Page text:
Coverage of the Tuam babies story

Dear Editor, I thought David Quinn’s piece on the Tuam story (‘Dealing with the issue of unwanted children’ IC 12/6/14) greatly helped to keep things in perspective. While there’s no question that the uncovering of the mass grave was shocking and disturbing, I feel as if the media was quick to sensationalise the story without a prior amount of significant research. I am glad that matters are being looked into, and that the horrible truth of many mother and baby homes is being addressed, but at the same time it’s important to remember the other reasons why many children died at a young age during that period in time. With the advancement of modern medicine people tend to forget the lack of treatment that was available in the not too distant past. It was much more common, especially for those living in poverty, to die of simple diseases that today would be easy to cure.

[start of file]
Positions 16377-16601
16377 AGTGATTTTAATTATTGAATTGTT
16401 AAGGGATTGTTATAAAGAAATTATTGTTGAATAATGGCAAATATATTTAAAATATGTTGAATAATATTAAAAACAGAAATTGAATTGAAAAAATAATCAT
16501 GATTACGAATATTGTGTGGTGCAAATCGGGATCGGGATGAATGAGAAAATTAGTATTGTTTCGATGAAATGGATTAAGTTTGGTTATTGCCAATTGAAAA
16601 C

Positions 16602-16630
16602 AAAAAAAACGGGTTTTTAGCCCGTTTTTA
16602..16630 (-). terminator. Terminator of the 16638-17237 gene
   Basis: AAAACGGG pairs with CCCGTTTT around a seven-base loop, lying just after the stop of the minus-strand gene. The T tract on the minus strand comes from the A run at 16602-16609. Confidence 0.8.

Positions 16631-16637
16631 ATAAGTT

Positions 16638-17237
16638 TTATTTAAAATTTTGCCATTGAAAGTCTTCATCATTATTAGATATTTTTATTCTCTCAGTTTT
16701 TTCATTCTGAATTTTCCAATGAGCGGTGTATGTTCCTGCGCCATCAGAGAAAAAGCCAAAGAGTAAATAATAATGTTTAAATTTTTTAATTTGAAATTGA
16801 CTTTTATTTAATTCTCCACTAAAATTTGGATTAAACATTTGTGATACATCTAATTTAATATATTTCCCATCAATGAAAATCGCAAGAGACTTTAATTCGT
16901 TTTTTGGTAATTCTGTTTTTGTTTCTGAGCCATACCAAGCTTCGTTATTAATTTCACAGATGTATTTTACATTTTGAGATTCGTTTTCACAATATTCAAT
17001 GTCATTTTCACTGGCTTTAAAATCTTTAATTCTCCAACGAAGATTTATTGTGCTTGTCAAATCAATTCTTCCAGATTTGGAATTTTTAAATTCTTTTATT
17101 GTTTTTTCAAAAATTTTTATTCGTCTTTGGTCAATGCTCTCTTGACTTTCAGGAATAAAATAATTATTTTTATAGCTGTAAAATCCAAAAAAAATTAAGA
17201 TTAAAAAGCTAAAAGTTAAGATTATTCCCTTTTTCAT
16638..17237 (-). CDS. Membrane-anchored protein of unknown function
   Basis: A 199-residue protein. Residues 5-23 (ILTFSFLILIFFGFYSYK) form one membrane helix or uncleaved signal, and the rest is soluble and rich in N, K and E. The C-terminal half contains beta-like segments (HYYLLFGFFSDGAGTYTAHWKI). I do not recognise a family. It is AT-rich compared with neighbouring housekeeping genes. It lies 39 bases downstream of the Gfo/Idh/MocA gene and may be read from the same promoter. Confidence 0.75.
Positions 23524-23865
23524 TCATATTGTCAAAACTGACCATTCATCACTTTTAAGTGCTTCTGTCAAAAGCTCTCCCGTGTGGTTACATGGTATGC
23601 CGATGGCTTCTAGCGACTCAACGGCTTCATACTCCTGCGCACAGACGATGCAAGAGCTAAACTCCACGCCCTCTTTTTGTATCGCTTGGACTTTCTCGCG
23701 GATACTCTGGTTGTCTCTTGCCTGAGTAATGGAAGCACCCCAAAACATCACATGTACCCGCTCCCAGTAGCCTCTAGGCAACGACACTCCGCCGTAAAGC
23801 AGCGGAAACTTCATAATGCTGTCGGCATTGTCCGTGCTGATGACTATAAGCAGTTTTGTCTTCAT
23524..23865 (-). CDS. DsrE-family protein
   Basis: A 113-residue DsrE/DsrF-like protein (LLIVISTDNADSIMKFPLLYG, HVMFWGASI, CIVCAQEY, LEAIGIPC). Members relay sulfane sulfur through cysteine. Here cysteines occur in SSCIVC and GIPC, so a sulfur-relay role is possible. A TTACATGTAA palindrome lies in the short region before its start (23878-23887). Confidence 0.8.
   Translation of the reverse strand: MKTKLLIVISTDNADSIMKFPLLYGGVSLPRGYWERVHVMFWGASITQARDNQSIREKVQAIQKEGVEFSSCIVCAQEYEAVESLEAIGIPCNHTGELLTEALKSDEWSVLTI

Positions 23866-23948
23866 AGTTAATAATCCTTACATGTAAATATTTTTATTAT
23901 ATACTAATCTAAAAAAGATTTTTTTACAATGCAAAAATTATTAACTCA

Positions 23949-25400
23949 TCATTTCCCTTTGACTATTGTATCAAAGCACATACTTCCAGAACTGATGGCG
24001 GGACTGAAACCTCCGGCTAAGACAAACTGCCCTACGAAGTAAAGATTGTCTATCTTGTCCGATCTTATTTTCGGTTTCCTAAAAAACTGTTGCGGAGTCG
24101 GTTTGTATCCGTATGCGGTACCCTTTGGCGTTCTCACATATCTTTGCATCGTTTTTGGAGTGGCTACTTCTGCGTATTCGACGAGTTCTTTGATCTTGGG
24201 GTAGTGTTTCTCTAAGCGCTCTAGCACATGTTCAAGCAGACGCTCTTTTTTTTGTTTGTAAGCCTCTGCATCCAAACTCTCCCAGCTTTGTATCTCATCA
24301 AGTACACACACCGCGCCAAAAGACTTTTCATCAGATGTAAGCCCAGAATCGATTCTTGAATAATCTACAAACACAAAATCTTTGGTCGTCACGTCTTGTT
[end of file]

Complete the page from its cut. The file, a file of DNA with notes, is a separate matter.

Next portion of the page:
It is sad to think that everyone’s first assumption was mistreatment. Unfortunately, unmarried mothers and their children were treated horribly by society and the Church during that time, and the grave at Tuam could possibly be another part of this terrible saga.  However, it’s important to remember that mother and baby homes were not exclusive to the Catholic Church. Practically every nation has its stories of abuse of the less fortunate, just look at America and its history of mental hospitals for example. While it is important to bring these issues to light and to help move toward collective healing, it is equally important not to jump to conclusions before the facts are found.

Yours etc.,

Margaret Kenny,


Co. Cork.